First off, I have an important announcement. My inaugural post for Project Mayhem is today. Please, if you have a moment during your Marvelous Monday Meanderings, I would love it if you would pop over there to say "hi!"
And, with that out of the way, let's turn to the book of the moment, Phoebe Stone's The Romeo and Juliet Code (Scholastic/Levine 2011)
the Cybils. So far, 104 realistic middle grade novels have been nominated (there's a separate category for fantasy/sci-fi) and so I and my fellow panelists have been wearing out our eyeballs reading.
One of my faves in the vast tide is The Romeo and Juliet Code. Here are the opening lines: "I was always told that my dad, Danny, loved danger. I was told that he was a bit reckless and daring. And that's just the way he pulled the car up into the sandy driveway at my grandmother's house in Maine. We could see the ocean below us crashing and pounding against the jagged rocks. Danny seemed to put the brakes on just at the edge of the cliff."
It's a great opening for a book that is about "being at the edge of a cliff." Set in 1941, the United States is just months from being sucked into the world war. The narrator, 11-year-old Felicity Bathburn Budwig, is being brought from England (her mother, Winnie, is English) to escape war-torn London. Her relatives, the eccentric Bathburn clan, have all sorts of secrets and mysteries and that is what drives the book's engine. Why is Uncle Gideon so angry at his brother Danny? Who is the mysterious Captain Derek, and why is his room off-limits in the Bathburn house. There's a strong steak of The Secret Garden in all this, and Flissy (as her grandmother nicknames her) becomes something of an expert in Frances Hodgson Burnett.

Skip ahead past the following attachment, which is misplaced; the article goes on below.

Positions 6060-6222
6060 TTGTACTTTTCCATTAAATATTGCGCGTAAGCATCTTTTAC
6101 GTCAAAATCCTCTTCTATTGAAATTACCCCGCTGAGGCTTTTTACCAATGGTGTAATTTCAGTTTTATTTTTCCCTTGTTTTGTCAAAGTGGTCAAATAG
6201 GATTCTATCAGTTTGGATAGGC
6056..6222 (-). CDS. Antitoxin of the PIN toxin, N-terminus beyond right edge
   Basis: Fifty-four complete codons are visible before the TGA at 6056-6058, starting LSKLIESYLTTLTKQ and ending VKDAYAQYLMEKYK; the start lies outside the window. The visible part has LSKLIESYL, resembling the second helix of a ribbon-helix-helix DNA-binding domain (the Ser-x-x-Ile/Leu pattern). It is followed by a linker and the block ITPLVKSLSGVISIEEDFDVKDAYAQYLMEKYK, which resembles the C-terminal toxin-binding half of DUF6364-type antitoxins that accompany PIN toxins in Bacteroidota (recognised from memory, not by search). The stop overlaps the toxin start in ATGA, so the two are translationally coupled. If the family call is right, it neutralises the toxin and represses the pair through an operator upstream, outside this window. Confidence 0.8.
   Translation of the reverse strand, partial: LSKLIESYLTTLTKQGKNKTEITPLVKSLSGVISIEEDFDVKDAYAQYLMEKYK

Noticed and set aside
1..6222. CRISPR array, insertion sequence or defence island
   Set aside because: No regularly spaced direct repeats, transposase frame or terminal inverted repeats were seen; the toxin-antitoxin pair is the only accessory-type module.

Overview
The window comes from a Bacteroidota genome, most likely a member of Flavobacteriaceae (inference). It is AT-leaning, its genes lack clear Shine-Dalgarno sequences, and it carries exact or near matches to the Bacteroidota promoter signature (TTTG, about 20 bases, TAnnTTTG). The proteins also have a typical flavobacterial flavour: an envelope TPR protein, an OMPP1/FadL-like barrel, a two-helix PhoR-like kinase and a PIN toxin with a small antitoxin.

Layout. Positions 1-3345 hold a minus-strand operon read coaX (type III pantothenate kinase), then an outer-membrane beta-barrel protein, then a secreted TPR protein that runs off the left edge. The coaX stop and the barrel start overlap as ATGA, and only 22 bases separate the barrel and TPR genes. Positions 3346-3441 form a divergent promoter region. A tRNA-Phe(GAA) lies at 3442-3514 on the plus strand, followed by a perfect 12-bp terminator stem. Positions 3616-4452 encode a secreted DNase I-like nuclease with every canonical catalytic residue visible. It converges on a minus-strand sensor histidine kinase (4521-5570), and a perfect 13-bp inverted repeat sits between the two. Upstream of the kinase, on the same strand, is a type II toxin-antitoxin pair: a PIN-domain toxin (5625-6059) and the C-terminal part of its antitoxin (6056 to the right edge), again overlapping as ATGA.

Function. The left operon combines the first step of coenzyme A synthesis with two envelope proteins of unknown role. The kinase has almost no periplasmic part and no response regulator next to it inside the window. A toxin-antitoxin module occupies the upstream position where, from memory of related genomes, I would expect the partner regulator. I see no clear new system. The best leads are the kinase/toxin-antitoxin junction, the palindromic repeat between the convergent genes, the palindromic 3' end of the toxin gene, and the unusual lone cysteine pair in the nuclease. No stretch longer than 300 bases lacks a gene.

I couldn't put this book down. (As an English expat, I'm a sucker for books dealing with an English person's experience in the U.S.) Flissy is given to much generalization about the British ("British children on the whole never hide or snitch or lie...) And there is also a code that has to do with Shakespeare's Romeo and Juliet (and I love my Shakespeare.)
My only question really is whether this book, beloved by me, would be popular with today's American teen, for whom 1941 might as well be 1541. I think the publisher must have had similar qualms, because the cover is misleading in its modernity (pink and black Converse in the 1940s? And, heavens forfend, Flissy is not the kind of girl to wear sneakers.) Nevertheless, if you have a reader who loves a good mystery, I would definitely give it a try.
I'm looking forward to reading other MMGMer's reviews. You can find their blogs on my sidebar!